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The question just asks me to simplify this expression:

$$\frac{3 - \sqrt{x}}{x - 9}.$$

I'm stuck. I tried rationalizing, but I'm not sure if that's the correct method. Any help is appreciated. Thanks!

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Can you please clarify what is within the square root and what is the denominator? – Dre Sep 15 '13 at 1:57
\frac{3 - \sqrt{x}}{x - 9} – jayson Sep 15 '13 at 2:05
Its just (3-√x)/(x-9) thanks – jayson Sep 15 '13 at 2:07
up vote 1 down vote accepted

Is this what you mean by simplifying that expression?


Usually we apply this process in reverse to rationalize.

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Oh yeah, I messed up my signs, thank you very much – jayson Sep 15 '13 at 2:19
You're very welcome. – user71352 Sep 15 '13 at 2:21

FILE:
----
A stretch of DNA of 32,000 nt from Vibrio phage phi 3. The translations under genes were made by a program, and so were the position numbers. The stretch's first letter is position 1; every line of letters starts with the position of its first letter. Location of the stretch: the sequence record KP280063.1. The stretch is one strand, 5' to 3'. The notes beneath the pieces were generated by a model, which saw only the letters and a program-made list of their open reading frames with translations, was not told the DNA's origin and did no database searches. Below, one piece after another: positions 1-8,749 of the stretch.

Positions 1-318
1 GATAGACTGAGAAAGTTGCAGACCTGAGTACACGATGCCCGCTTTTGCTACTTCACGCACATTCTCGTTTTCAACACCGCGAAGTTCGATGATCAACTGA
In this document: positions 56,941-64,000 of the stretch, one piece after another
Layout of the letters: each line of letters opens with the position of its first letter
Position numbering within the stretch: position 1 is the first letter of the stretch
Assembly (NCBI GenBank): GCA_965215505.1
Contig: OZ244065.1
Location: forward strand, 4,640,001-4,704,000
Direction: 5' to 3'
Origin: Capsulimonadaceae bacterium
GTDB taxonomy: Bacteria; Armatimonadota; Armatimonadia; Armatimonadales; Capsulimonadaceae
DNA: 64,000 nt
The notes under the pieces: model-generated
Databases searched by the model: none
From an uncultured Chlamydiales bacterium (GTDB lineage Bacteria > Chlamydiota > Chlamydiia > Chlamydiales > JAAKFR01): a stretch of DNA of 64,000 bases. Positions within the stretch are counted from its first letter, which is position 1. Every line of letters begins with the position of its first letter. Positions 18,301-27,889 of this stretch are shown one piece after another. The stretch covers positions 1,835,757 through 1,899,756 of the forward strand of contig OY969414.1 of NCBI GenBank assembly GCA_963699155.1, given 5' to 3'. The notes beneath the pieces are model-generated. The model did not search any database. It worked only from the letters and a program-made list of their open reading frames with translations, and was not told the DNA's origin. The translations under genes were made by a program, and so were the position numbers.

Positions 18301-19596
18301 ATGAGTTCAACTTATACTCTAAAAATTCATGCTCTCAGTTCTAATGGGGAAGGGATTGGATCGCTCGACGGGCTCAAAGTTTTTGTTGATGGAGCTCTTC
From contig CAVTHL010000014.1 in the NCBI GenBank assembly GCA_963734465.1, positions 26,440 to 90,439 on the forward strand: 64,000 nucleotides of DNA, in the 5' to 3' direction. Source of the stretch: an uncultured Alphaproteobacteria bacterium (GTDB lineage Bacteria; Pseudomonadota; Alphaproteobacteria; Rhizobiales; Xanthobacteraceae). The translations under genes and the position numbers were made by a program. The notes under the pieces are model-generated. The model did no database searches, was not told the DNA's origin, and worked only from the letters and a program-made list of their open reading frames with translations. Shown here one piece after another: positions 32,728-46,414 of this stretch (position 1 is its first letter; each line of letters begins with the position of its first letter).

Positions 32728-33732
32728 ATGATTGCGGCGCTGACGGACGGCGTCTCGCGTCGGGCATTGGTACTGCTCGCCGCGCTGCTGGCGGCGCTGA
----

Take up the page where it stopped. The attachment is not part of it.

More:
So if we have to let g(x) be the result from the simplification. Is domain of f equal to domain of g? – jayson Sep 15 '13 at 2:37
The domains will not quite be the same. $f(x)=\frac{3-\sqrt{x}}{x-9}$ is technically defined (by this formula) on the positive reals excluding $9$ since there is a singularity there. $g(x)=\frac{-1}{3+\sqrt{x}}$ is defined on the positive reals. The above simplification shows we can enlarge the domain of $f$ to the positive reals by defining $f(9)=\frac{-1}{6}$. – user71352 Sep 15 '13 at 2:45

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